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Making a Family Discovery

By August 16, 2019August 23rd, 2019No Comments

A Japanese TV reporter uncovers his family’s roots while at Heart Mountain.

By Ray Locker

Reporter Tadashi Ideishi was touring the Heart Mountain Interpretive Center on July 26 while preparing for a story for the Japanese NHK TV network when he saw a familiar face looking back at him from one of the center’s exhibits.

Shirley Higuchi, chair of the Heart Mountain Wyoming Foundation board of directors, speaks with NHK World reporter Tadashi Ideishi. Ideishi’s grandparents were incarcerated during WWII. Ideishi’s father, Hajime, was in Japan for school when the war broke out and never made it back to the U.S., where he had been born.

“There is my grandmother,” Ideishi said while looking at an enlarged photograph of one of the camp’s mess halls.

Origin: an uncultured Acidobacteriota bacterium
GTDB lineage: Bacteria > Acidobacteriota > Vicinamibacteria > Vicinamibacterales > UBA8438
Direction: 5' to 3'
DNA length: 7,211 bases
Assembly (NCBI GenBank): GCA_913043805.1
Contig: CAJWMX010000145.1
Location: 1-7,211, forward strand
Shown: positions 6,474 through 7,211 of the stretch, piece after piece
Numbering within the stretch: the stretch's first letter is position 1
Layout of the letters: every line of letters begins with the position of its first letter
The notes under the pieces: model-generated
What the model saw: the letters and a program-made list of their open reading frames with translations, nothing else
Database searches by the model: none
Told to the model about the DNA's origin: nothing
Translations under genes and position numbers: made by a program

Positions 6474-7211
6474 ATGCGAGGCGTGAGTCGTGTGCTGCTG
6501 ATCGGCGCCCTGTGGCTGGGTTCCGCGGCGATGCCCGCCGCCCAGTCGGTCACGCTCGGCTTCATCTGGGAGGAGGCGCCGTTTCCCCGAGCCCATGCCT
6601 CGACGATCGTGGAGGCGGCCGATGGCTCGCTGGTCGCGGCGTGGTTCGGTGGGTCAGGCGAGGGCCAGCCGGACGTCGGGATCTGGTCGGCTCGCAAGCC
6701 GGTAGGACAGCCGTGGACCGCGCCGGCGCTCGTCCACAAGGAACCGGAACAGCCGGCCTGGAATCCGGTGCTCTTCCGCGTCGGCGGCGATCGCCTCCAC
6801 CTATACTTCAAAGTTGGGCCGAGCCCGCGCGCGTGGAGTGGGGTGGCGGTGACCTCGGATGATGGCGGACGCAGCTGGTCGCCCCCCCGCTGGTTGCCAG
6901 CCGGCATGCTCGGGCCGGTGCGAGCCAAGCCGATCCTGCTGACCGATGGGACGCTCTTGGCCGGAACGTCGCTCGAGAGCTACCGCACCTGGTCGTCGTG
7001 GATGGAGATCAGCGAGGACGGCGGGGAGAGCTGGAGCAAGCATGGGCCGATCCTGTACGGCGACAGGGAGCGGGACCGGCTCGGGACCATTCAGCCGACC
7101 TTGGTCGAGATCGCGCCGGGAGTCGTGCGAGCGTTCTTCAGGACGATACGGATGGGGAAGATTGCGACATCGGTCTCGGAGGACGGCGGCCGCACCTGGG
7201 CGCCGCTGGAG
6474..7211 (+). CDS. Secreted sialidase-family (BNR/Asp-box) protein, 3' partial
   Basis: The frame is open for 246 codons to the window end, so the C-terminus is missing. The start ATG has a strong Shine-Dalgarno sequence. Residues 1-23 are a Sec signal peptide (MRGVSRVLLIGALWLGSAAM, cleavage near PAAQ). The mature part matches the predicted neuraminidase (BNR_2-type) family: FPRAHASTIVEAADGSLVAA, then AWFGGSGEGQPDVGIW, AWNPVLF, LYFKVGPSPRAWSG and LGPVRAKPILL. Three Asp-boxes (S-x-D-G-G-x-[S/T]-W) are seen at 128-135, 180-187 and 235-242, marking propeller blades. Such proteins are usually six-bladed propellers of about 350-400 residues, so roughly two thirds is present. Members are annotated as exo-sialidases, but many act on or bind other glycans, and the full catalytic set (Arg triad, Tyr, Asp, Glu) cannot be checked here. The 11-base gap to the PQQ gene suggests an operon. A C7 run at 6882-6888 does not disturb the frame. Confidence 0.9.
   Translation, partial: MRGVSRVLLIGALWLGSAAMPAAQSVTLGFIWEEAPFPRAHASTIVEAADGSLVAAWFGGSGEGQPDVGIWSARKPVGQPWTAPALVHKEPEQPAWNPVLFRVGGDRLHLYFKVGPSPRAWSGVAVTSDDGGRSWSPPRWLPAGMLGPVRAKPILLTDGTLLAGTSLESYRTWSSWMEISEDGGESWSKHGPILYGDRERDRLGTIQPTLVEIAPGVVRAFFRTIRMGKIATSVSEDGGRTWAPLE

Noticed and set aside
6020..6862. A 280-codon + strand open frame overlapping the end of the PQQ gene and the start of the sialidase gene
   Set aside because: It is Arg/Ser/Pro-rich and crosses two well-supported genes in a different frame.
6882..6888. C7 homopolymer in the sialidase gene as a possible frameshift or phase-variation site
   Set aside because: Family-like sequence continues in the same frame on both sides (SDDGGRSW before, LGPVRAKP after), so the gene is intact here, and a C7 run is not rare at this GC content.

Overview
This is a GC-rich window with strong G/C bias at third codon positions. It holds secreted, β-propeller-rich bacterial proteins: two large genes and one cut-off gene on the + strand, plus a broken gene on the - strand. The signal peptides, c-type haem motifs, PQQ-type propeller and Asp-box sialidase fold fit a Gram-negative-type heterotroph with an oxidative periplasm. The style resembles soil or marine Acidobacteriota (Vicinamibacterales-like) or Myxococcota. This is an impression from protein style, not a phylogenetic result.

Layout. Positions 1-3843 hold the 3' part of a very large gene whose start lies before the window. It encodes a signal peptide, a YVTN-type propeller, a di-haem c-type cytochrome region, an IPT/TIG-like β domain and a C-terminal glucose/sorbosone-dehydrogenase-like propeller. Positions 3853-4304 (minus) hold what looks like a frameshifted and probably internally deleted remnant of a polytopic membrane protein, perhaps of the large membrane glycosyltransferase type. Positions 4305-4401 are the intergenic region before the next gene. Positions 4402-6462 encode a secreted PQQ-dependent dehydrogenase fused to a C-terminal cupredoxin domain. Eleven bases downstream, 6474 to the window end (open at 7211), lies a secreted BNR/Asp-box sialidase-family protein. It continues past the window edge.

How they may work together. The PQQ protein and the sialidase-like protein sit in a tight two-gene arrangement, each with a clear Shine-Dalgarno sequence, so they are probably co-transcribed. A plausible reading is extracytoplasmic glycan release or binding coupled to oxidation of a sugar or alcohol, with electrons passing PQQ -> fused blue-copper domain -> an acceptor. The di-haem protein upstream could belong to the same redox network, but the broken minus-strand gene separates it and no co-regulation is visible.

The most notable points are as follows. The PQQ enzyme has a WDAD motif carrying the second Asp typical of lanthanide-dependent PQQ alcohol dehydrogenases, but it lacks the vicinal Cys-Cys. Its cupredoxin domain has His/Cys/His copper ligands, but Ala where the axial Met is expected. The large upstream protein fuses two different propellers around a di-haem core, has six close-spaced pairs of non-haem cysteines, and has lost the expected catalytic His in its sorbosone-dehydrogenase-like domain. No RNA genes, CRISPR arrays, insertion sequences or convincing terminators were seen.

Asa Ideishi was 33 when she and her family were forced from their home in Santa Monica, Calif., and sent first to the Santa Anita Race Track in Arcadia, Calif., and then to Heart Mountain in Wyoming, where they arrived on Sept. 6, 1942.

She came with her husband, Shigeo, who was 49, as well as her brother-in-law, Yoshinori, 52, and two of their children, Mitsuru, 8, and Yasuko, 5. Yasuko sits next to her mother in the photo, while Shigeo had his back to the camera.

Missing, however, was Tadashi Ideishi’s father, Hajime, who was born in 1928 in the United States but sent to Japan for school. Such Nisei who were sent to Japan for their education were known as Kibei.

In this photo in the Heart Mountain Interpretive Center, Asa Ideishi looks toward the camera as she eats in one of the camp’s mess halls. Her grandson, Tadashi Ideishi, discovered this photo while visiting Heart Mountain to conduct interviews for his report on NHK World, a Japanese TV network.

After the Japanese attack on Pearl Harbor on Dec. 7, 1941, the Kibei in Japan were stuck. Hajime Ideishi, his son said, could not return to his family in the U.S. during the war, and when it was over, he remained in Japan, married and started a family.

The Ideishi family stayed in Heart Mountain until Oct. 20, 1945, just 20 days before the camp closed its doors. They then moved to Los Angeles, where they have remained since. Ideishi said his aunt and uncle still live in the area.